Stages are funny things. A good performer steps onto a stage and, somewhere in midstep, changes into someone different. Or maybe a good performer makes the transition in priming for the show, during their sound check. Maybe they start adjusting their gait and intonation days before the big performance. Maybe I have a huge misconception of stages.
When half-Korean, half-Polish Karen Orzolek stepped onstage March 4 at the Troubadour in West Hollywood , she became Karen O., primal, off-kilter and altogether perversely magical. She is a sex symbol in her own right. What she lacks in Marilyn Monroe’s curves and film presence she makes up with garish and beautiful outfits, wonderfully bewildering stage antics and a voice suited for nursery rhymes, banshee howls and everything in between.
They kicked off the set with ‘Way Out’ from their upcoming album ‘Show Your Bones.’ It’s always an interesting dynamic to see bands play shows promoting an album that hasn’t come out yet, since they have to win over a crowd with material they have (usually) never heard. The new songs as a whole are less abrasive and raucous and more focused and fleshed out. That’s not to say that the Yeah Yeah Yeahs have become Tegan & Sara; the music is still very much abrasive, but to a lesser extent in some cases.
Between songs, Karen would be seen sauntering around the stage from side to side, sometimes taking a swig of water or champagne only to swish it around in her mouth and spit it into the air above as mist. During songs, she would be hopping around like a fairy in her gold Power Rangers-esque dress while singing pitch-perfect, smiling like a child (possibly on amphetamines) at Disneyland.
Let’s not forget lanky and pale Nick Zinner on stage left with his howling and unorthodox guitar that laid the musical foundation for the songs. And Imaad Wasif on stage right, newcomer to the Yeah Yeah Yeahs’ world as a touring musician.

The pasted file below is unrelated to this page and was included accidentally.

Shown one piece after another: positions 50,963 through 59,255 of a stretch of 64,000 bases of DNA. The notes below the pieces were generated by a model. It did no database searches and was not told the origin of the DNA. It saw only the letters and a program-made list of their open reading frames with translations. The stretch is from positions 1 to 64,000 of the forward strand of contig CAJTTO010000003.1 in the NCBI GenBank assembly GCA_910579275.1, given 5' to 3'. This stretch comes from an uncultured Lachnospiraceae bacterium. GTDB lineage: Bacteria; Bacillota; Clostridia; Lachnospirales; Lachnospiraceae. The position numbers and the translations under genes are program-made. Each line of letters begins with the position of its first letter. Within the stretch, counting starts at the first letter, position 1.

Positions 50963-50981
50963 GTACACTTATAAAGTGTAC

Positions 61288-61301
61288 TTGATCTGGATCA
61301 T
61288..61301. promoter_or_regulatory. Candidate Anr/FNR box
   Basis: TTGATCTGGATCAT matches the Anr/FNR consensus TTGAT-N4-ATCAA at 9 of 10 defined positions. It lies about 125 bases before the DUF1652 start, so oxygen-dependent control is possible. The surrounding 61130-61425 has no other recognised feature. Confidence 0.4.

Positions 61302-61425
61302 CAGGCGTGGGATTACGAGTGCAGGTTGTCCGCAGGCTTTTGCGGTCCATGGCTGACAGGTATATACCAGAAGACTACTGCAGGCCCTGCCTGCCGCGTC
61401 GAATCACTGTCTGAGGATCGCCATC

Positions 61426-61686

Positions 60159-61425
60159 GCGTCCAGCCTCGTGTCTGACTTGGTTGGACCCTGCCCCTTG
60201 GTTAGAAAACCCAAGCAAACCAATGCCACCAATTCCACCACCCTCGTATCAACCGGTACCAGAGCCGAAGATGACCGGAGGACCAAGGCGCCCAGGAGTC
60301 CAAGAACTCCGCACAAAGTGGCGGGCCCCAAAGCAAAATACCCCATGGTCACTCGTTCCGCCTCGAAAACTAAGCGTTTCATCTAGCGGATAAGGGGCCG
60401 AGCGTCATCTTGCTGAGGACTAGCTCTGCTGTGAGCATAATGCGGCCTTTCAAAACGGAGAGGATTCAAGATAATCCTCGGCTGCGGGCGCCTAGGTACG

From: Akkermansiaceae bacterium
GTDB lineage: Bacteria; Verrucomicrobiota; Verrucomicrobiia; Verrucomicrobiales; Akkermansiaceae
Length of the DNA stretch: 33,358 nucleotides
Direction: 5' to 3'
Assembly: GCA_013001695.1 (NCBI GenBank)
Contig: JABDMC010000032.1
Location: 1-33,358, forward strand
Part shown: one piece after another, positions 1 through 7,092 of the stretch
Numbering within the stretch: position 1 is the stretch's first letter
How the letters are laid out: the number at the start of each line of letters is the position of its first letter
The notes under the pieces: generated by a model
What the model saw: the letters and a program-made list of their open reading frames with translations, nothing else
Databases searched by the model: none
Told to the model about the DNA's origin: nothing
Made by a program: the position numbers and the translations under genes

They sped through their initial 45-minute set with a flurry of new songs, standouts which included the stomping fun of ‘Honey Bear,’ the erotica of ‘Phenomena’ and the surprising beauty of ‘Cheated Hearts.’ A few ‘Fever to Tell’ songs fell in between the new album material as well. A perfect rendition of the endearing ‘Black Tongue’ occurred early in the set, with radio favorite ‘Maps’ coming in near the end. While Zinner laid down the tremolo loop that starts off the song, Karen began naming all the people she loved, seeing as how the song is, after all, ‘the Yeah Yeah Yeahs’ love song’: ‘Nick, Brian, Imaad,’ and, in a high-pitched shriek, ‘all of us motherfuckers!’ They tore through the song with emotion and it was truly beautiful. This led into current radio single ‘Gold Lion,’ an anthemic, loud and ridiculously catchy romp with acoustic guitars and tambourines that prompted a large crowd sing-along. The band fled the stage after the end of the song, clearly intent on returning for the inevitable encore.
Sure enough, they came back full force and launched into another new track, the tribal-tinged ‘Warrior’ which featured Karen singing ‘Yeah, the river’s gonna wash all / Yeah, the river it spoke to me’ quite particularly poignantly.
At this point, I caught sight of a set list, according to which the show would go on for one more song, an early EP track titled ‘Our Time.’ A few people began to shout for another early EP song, the jarringly sweet ‘Art Star.’
After some onstage dialogue, Karen addressed the crowd: ‘We don’t usually take requests because

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